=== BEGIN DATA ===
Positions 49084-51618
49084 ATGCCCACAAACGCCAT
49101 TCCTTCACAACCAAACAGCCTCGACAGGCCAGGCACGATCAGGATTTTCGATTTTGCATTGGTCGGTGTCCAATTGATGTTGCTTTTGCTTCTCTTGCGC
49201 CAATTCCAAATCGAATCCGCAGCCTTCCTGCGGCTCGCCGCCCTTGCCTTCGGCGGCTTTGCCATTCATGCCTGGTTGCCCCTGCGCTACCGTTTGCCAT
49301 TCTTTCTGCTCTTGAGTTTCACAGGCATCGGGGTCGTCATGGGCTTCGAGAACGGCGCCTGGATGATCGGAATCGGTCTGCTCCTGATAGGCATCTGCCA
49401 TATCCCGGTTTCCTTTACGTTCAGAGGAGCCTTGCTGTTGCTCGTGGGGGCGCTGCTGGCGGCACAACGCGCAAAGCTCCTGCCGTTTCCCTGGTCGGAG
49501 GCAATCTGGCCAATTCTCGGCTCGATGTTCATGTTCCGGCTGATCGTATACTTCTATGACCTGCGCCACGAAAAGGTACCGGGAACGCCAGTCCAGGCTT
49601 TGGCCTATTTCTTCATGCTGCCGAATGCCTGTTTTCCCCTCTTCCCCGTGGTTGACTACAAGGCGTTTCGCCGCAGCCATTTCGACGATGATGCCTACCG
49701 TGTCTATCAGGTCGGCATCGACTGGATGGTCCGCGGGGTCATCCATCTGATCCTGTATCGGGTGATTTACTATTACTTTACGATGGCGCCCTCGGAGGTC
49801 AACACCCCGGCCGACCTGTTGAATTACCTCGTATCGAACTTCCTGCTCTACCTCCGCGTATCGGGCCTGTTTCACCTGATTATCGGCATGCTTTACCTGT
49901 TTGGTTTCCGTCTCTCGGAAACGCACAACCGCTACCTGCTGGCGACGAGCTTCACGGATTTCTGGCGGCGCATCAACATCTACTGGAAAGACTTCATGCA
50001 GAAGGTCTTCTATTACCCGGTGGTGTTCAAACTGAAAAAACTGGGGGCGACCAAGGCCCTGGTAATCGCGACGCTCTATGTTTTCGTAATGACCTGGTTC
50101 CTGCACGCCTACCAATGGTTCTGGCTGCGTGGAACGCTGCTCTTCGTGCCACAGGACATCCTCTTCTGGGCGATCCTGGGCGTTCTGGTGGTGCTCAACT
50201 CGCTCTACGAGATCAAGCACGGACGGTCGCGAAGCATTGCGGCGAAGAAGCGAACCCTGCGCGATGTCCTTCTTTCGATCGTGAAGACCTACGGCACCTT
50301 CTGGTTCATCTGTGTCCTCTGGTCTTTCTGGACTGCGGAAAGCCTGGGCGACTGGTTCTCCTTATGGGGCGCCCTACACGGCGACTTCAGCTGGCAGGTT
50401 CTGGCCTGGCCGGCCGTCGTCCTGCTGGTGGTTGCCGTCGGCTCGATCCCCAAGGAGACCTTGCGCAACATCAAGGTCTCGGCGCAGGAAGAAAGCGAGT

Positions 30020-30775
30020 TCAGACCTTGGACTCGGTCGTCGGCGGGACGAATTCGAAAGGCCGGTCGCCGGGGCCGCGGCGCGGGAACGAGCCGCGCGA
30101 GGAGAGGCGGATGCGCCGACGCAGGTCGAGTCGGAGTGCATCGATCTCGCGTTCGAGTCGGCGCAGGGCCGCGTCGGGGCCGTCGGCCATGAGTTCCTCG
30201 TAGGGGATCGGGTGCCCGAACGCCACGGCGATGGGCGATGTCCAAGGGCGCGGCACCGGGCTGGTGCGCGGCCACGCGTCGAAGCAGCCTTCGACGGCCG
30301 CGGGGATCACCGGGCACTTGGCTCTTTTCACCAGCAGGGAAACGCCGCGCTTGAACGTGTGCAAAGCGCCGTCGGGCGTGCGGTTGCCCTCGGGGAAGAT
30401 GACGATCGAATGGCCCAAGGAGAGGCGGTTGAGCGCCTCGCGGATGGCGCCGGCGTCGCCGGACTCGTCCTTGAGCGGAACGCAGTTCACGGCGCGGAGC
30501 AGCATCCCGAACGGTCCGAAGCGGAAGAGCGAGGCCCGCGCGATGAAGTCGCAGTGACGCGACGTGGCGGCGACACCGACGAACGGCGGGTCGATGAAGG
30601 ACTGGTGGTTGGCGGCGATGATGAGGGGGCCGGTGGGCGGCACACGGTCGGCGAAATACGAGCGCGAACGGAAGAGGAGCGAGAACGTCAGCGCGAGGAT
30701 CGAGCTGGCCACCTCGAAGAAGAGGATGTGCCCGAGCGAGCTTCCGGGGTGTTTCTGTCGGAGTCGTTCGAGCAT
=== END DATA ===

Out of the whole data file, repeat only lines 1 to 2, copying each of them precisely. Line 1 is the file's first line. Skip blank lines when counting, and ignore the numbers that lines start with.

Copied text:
Positions 49084-51618
49084 ATGCCCACAAACGCCAT